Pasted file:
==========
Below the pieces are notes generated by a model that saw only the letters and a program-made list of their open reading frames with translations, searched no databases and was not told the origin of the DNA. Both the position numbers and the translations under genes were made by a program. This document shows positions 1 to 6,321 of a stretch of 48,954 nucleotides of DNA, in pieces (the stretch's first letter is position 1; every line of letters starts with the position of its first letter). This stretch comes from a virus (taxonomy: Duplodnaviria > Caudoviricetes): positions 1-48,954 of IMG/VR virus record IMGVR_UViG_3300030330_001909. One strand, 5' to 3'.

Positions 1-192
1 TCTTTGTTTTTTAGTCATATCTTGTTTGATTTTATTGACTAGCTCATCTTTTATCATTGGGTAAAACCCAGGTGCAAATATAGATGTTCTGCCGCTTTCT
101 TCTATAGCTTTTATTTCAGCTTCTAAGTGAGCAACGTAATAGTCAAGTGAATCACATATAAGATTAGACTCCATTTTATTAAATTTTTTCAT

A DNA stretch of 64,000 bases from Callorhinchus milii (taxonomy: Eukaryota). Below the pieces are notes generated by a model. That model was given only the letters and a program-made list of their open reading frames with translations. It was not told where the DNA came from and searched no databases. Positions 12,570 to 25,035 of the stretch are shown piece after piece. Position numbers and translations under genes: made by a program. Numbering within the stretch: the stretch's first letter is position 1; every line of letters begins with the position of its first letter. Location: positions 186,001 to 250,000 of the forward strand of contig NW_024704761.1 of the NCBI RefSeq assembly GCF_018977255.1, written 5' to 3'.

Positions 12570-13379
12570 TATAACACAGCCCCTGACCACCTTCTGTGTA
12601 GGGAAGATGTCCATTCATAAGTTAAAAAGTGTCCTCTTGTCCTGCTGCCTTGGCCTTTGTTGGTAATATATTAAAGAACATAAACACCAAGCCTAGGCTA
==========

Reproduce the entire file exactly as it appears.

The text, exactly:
Below the pieces are notes generated by a model that saw only the letters and a program-made list of their open reading frames with translations, searched no databases and was not told the origin of the DNA. Both the position numbers and the translations under genes were made by a program. This document shows positions 1 to 6,321 of a stretch of 48,954 nucleotides of DNA, in pieces (the stretch's first letter is position 1; every line of letters starts with the position of its first letter). This stretch comes from a virus (taxonomy: Duplodnaviria > Caudoviricetes): positions 1-48,954 of IMG/VR virus record IMGVR_UViG_3300030330_001909. One strand, 5' to 3'.

Positions 1-192
1 TCTTTGTTTTTTAGTCATATCTTGTTTGATTTTATTGACTAGCTCATCTTTTATCATTGGGTAAAACCCAGGTGCAAATATAGATGTTCTGCCGCTTTCT
101 TCTATAGCTTTTATTTCAGCTTCTAAGTGAGCAACGTAATAGTCAAGTGAATCACATATAAGATTAGACTCCATTTTATTAAATTTTTTCAT

A DNA stretch of 64,000 bases from Callorhinchus milii (taxonomy: Eukaryota). Below the pieces are notes generated by a model. That model was given only the letters and a program-made list of their open reading frames with translations. It was not told where the DNA came from and searched no databases. Positions 12,570 to 25,035 of the stretch are shown piece after piece. Position numbers and translations under genes: made by a program. Numbering within the stretch: the stretch's first letter is position 1; every line of letters begins with the position of its first letter. Location: positions 186,001 to 250,000 of the forward strand of contig NW_024704761.1 of the NCBI RefSeq assembly GCF_018977255.1, written 5' to 3'.

Positions 12570-13379
12570 TATAACACAGCCCCTGACCACCTTCTGTGTA
12601 GGGAAGATGTCCATTCATAAGTTAAAAAGTGTCCTCTTGTCCTGCTGCCTTGGCCTTTGTTGGTAATATATTAAAGAACATAAACACCAAGCCTAGGCTA